Output is a RADIS Spectrum object, to which can be applied all the post-processing methods described in RADIS How to … ?, such as rescale_path_length(), rescale_mole_fraction(), apply_slit() or store(). RADIS then allows the combination of Spectrum objects along the line-of-sight with the following syntax:

    s_line_of_sight = s_plasma > s_room_absorption

    In a way, this repoduces the multi-slab feature of run_specair().

  • run_specair(): Output is a Python dictionary, unless you specify "output='spectrum'" to get a RADIS Spectrum object

    from pyspecair.specair import run_specair
    from pyspecair.slabs import slab
    import matplotlib.pyplot as mplt
    from six.moves import range
    # start by building up a generic cfg dictionary
    number_of_slabs = 3
    cfg = {
           'wavels': 1000.0,  # lower wavelength (Angstrom)
           'wavell': 8000.0,  # upper wavelength (Angstrom)
           # etc.

    See default configuration values in cfg_defaults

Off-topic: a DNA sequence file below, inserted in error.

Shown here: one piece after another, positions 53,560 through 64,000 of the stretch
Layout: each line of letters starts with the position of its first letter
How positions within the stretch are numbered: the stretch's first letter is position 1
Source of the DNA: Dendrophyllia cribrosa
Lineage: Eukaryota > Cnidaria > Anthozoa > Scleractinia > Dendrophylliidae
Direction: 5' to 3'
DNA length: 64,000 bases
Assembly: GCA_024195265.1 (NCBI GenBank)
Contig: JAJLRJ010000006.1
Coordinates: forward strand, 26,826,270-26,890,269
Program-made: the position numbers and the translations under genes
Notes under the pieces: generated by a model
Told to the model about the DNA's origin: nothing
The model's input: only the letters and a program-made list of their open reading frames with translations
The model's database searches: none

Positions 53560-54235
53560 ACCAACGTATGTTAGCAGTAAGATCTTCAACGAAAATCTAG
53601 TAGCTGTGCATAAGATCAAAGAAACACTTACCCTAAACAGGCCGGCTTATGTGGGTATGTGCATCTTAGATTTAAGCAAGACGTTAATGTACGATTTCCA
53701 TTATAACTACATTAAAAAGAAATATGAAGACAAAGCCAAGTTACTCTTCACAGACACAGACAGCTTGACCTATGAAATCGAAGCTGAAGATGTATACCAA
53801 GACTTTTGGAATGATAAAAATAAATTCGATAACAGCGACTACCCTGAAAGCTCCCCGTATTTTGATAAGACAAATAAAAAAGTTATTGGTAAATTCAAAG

# now we have an atomic radiation dictionary,
       # where each species is specified as a list of strings
       # for what we want radiating. to not use a species, make
       # the list empty or just don't include it
       atomic_radiation = {}
       atomic_radiation['N'] = ['Bound-Bound', 'Bound-Free', 'Free-Free']
       atomic_radiation['O'] = ['Bound-Bound', 'Bound-Free', 'Free-Free']
       atomic_radiation['C'] = ['Bound-Bound', 'Bound-Free', 'Free-Free']
       cfg['atomic_radiation'] = atomic_radiation
       # molecular radiation is specified slightly differently,
       # if you want to use a molecular radiation system, just specify
       # it in the molecular radiation dictionary.
       # You can set it to True, 1, or any number
       # Don't include a system or set it to False or None to not use it
       molecular_radiation = {}
       molecular_radiation['N2Plus_FirstNegative'] = True
       molecular_radiation['N2_FirstPositive'] = True
       molecular_radiation['N2_SecondPositive'] = True
       molecular_radiation['N2_Birge-Hopfield_2'] = True
       # etc...
       molecular_radiation['N2_Worley_o3-X'] = True